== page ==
Disability and the Occupy Movement

Listen (28 min)

Stephanie Miyashio protesting California's budget cuts to IHSS and other social safety net programs

The “Occupy” movement with a disability slant . . . a heavy disability slant.  Organizer Marg Hall analyzes current events happening almost literally on our back yards.

Stephanie Miyashiro talks about sitting mere yards in front of police lines, in her wheelchair, right before the tear gas canisters went off.   And Jassamin Khashbecht, who lives with low vision, reports on her experience during the Nov 3 Occupy Oakland Strike.

Both Marg Hall and Stephanie Miyashiro are members of the direct action disability group CUIDO, Communities United in Defense of Olmstead.Occupy Oakland's march to shut down the Port of Oakland, 11-2-11


Co-hosted by Eddie Ytuarte and Leah Gardner.



 Original Air Date: November 4, 2011

In the meantime, in New York City:

Disabled in Action joins the protest in Zucotti Park.

Article by By Emily Keller of ABLE.

Members and supporters of Disabled in Action (DIA) joined the Occupy Wall Street movement, gathering at Zuccotti Park in lower Manhattan on Oct. 16.

Pat Walls, who attended the event with her husband Phillip Walls, said Occupy Wall Street reminds her of her college days as she spoke out against government service cuts. “Specifically, I am really afraid of the cuts to home care services because I am really dependent on my home attendant.

Walls also criticized a new limit for physical and occupational therapy to twenty visits a year, which restricts her ability to receive care for her leg problems.

Phillip Walls said he attended to simply call for more housing and jobs. “We need jobs, so we have to find ways to make jobs. I like Obama but whoever is in there, we need both sides to help us,” he said.

Julie Maury said she was there to protest “the wrong allocation of money” for people with disabilities. “All the money goes into nursing homes and not enough goes into our homes,” she said.

“I think I was waiting for this forever, just the rising up against the status quo,” said Maury. She also came for “the feeling of community that everyone who is marginalized, we’re all in the same boat, we’re all in the same family.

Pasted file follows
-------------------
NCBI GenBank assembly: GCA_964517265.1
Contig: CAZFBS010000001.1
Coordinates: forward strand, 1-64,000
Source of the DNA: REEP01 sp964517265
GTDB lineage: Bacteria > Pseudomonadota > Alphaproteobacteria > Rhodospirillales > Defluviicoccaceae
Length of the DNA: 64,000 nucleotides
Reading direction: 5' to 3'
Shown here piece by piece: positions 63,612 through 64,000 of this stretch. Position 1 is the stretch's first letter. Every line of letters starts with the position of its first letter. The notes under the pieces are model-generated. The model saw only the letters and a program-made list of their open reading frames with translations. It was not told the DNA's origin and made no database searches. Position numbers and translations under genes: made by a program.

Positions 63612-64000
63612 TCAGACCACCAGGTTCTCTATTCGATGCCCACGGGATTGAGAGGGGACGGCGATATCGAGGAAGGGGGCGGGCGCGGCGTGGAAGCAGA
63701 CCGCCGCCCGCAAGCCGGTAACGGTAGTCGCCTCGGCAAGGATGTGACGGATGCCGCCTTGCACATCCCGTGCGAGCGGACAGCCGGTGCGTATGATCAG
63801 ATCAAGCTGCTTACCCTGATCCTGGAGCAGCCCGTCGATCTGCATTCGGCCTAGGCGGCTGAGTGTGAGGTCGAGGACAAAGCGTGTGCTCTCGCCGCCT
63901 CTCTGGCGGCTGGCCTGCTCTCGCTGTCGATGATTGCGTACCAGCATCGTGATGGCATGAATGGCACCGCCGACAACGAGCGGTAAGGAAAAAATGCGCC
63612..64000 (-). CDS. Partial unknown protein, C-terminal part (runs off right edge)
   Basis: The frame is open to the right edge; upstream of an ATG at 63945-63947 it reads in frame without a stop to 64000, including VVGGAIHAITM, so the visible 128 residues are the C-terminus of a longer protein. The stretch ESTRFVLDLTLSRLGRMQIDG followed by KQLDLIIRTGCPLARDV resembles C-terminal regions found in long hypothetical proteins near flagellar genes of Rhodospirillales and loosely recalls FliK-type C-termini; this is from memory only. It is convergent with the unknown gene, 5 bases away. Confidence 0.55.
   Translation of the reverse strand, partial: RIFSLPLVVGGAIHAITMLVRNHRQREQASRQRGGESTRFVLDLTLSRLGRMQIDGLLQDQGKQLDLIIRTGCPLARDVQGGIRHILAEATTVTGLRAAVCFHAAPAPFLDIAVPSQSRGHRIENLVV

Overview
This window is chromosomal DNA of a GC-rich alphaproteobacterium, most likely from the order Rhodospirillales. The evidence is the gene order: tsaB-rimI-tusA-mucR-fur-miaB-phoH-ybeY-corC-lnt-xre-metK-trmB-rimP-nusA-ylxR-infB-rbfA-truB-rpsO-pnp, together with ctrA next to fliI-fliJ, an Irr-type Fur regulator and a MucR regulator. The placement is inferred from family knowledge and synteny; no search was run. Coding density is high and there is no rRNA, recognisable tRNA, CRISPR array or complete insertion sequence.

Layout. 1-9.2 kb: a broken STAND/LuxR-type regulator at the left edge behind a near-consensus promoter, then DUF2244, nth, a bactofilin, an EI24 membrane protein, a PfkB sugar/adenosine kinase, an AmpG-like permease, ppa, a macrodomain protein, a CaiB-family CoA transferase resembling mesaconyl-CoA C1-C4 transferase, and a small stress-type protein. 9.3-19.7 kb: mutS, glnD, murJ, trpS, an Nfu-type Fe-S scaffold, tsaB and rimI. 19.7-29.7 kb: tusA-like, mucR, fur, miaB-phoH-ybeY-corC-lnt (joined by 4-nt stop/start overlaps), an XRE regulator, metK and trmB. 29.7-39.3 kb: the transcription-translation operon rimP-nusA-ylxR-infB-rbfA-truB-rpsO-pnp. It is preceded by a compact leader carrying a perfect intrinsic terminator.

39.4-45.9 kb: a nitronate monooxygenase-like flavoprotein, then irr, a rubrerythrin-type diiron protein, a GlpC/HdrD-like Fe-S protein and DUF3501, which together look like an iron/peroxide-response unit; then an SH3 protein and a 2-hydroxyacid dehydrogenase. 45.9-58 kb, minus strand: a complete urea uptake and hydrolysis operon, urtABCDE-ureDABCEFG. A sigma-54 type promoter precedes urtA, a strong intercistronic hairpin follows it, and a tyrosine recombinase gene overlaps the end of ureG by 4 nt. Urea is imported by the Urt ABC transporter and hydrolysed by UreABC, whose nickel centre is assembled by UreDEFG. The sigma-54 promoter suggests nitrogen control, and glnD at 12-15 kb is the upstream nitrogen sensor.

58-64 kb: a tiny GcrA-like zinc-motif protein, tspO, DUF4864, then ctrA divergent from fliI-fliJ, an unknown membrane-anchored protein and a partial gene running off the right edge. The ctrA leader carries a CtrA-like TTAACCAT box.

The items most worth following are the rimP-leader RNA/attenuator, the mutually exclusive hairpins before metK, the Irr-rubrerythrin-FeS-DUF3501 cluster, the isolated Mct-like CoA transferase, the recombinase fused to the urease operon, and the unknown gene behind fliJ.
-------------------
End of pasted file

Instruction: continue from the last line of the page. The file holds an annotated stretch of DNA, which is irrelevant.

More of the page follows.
Michelle Kaplan came from Brooklyn on a different day. She said she was not here just for the disabled community and attended to show solidarity for the movement. Photo by Joe Danenza

Matt Weber, a high school math teacher, said, “I think the most important thing is the realization that neither political party in the last four decades has had the political will necessary to address underlying problems in American society and the world.”

“I support restoring the highest marginal income tax rate to the level that it was in the greatest expansion of our nation’s history – the late 40s through the early 70s,” Weber said.

Henry Funez, a high school special education teacher, criticized the recent layoff of city school aides, some of whom assisted students with disabilities to board buses, use the bathroom and perform other tasks. “If they truly knew what these aides did on a daily basis, they wouldn’t have fired them,” he said.

Occupy Wall Street began in lower Manhattan on Sept. 17. It has since spread to hundreds of cities around the country and the globe.

This entry was posted in Community, Eddie Ytuarte, Leah Gardner, Protest and tagged , . Bookmark the permalink.

Comments are closed.